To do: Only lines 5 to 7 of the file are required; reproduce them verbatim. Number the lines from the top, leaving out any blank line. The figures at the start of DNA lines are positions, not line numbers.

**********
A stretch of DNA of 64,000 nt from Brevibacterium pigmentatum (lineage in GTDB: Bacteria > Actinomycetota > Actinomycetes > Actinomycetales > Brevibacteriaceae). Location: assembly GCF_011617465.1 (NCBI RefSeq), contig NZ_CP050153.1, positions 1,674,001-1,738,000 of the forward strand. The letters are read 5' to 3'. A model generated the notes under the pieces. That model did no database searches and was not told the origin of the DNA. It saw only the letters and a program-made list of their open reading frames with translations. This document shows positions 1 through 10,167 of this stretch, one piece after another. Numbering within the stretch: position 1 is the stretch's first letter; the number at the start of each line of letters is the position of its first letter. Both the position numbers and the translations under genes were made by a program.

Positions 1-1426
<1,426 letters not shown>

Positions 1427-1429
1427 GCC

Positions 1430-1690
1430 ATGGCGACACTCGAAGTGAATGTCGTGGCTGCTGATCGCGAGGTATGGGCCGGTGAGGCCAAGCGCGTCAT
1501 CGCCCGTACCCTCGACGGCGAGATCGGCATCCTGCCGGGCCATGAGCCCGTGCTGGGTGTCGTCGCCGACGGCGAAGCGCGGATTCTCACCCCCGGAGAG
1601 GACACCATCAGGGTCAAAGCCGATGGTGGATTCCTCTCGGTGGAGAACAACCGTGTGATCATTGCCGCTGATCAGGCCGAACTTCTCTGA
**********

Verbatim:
1427 GCC

Positions 1430-1690
1430 ATGGCGACACTCGAAGTGAATGTCGTGGCTGCTGATCGCGAGGTATGGGCCGGTGAGGCCAAGCGCGTCAT